STUDIO CITY—The owner of Henry’s Tacos in Studio City ended 2011 worrying that her family’s taco stand, which has endeared locals for 50 years with its so-called “gringo tacos,” would shut down when the lease agreement expired on New Year’s Eve.
On Thursday, January 5, Janis Hood, the business owner, informed followers of a Facebook page created by fans of the taco stand that Mehran Ebrahimpour, the landlord, is not interested in renewing the lease for the property located on 11401 Moorpark St. In addition, the landlord asked that the monthly rent without a lease would have to be 150 percent of what Hood was previously paying, she said.
“You can imagine the amount that I now have to pay. I’m TIRED, my dear friends, and I don’t want to DIE because of the stress of this. Don’t know what will happen,” Hood said.
Ebrahimpour did not contact Hood prior to the lease’s expiration or serve a notice to vacate the premises, according to a petition website started to keep the stand open. As of January 5, about 2,500 out of 3,000 people had signed their names toward that end.
“It is much more than just a taco stand or business to many of us who grew up in the neighborhood,” the website states. “It is an important part of our collective history that not only has sentimental value, but cultural and historical value.”
Hood maintains that the landlord did not like that the Los Angeles Cultural Heritage Commission voted in 2011 to recommend Henry’s Tacos for city landmark status. The commission found that the taco stand, which was designed by John B. Ferguson, met the criteria of the Cultural Heritage Ordinance because of its building type and design.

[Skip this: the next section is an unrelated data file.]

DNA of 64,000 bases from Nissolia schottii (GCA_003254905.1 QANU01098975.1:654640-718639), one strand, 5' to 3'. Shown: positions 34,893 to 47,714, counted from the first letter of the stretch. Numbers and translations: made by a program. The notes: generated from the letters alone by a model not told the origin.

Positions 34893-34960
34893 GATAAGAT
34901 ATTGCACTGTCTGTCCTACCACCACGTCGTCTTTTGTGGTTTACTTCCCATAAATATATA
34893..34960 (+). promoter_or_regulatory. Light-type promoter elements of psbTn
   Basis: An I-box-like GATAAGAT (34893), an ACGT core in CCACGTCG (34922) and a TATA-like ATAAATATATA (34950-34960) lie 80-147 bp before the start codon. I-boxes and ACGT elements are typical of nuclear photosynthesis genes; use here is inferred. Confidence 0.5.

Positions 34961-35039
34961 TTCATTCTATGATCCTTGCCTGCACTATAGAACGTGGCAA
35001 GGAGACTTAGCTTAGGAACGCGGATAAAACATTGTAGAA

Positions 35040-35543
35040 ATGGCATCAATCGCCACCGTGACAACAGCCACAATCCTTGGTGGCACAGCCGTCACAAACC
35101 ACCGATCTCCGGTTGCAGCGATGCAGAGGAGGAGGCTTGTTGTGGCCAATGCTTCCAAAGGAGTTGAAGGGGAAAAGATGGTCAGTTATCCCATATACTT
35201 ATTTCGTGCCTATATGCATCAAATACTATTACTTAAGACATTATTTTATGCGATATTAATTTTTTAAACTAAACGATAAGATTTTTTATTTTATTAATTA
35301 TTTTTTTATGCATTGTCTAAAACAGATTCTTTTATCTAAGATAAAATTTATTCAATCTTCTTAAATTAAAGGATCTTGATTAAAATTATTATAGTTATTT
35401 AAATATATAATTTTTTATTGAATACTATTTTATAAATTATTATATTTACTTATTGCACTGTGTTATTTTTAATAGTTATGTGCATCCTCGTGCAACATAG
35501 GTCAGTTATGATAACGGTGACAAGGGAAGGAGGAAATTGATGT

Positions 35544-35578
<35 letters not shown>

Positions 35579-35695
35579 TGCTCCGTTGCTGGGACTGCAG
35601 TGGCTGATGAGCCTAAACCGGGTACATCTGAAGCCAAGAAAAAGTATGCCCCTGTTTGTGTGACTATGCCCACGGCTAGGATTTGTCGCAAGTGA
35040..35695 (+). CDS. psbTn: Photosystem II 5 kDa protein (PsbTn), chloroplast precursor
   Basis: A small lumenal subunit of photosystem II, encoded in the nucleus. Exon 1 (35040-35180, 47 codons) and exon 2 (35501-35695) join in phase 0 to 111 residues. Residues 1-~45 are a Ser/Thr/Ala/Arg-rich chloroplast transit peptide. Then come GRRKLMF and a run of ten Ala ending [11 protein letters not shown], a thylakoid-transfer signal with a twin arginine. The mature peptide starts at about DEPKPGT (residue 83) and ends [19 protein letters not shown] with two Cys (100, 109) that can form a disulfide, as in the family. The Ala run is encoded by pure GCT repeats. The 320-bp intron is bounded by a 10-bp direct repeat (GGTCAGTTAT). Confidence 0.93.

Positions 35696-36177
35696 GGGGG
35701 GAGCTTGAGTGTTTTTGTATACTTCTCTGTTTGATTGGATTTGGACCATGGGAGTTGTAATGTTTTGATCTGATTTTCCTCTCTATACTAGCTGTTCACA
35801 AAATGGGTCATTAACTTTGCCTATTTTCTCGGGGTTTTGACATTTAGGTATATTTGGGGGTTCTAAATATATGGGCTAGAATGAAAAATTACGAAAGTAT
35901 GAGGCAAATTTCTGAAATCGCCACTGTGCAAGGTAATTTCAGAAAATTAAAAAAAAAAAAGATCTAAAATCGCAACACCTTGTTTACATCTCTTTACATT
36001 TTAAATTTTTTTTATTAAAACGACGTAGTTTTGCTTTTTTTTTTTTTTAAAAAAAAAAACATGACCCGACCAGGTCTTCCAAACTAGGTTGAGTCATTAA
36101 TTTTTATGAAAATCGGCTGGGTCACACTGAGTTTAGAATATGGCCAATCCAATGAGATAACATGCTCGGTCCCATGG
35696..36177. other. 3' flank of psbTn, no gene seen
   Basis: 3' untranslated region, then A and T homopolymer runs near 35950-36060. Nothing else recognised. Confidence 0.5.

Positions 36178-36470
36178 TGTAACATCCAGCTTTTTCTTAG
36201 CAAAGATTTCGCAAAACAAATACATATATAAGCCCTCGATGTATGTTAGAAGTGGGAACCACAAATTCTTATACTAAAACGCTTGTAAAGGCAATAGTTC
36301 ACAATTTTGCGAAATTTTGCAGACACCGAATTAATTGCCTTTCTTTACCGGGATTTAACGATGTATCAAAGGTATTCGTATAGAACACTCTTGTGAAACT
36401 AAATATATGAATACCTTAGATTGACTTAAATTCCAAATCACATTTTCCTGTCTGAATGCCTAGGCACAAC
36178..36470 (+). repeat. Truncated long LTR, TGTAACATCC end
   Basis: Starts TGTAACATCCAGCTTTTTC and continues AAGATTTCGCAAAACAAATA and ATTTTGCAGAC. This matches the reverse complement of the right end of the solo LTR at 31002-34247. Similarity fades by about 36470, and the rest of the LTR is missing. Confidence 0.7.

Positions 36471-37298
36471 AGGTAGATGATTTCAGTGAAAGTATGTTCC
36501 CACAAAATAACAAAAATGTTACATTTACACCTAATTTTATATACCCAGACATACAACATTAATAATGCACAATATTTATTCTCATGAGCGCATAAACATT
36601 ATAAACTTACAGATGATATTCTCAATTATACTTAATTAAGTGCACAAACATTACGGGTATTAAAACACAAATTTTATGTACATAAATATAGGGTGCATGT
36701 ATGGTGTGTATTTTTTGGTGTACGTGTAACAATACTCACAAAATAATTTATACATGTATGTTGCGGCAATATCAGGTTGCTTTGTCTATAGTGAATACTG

Specifically, the taco stand exhibits traits of roadside restaurants from the mid 20th century. Architectural historian Alan Hess said the stand also has a broad Googie style defined by an upswept roof, outdoor areas and scaled to the street. It has remained unchanged since 1961 and did not sustain damage during the 1994 Northridge earthquake.
Landmark status would protect the structure from demolition, incompatible uses and construction.
In a recommendation report for landmark status, the Department of City Planning states, “While SurveyLA has not completed a comprehensive city-wide study of this building type, the number of significant early and mid-20th century walk-up food stands appears to be diminishing and as such are becoming a rarer building type.”
Ebrahimpour had not responded to a request for comment at press time.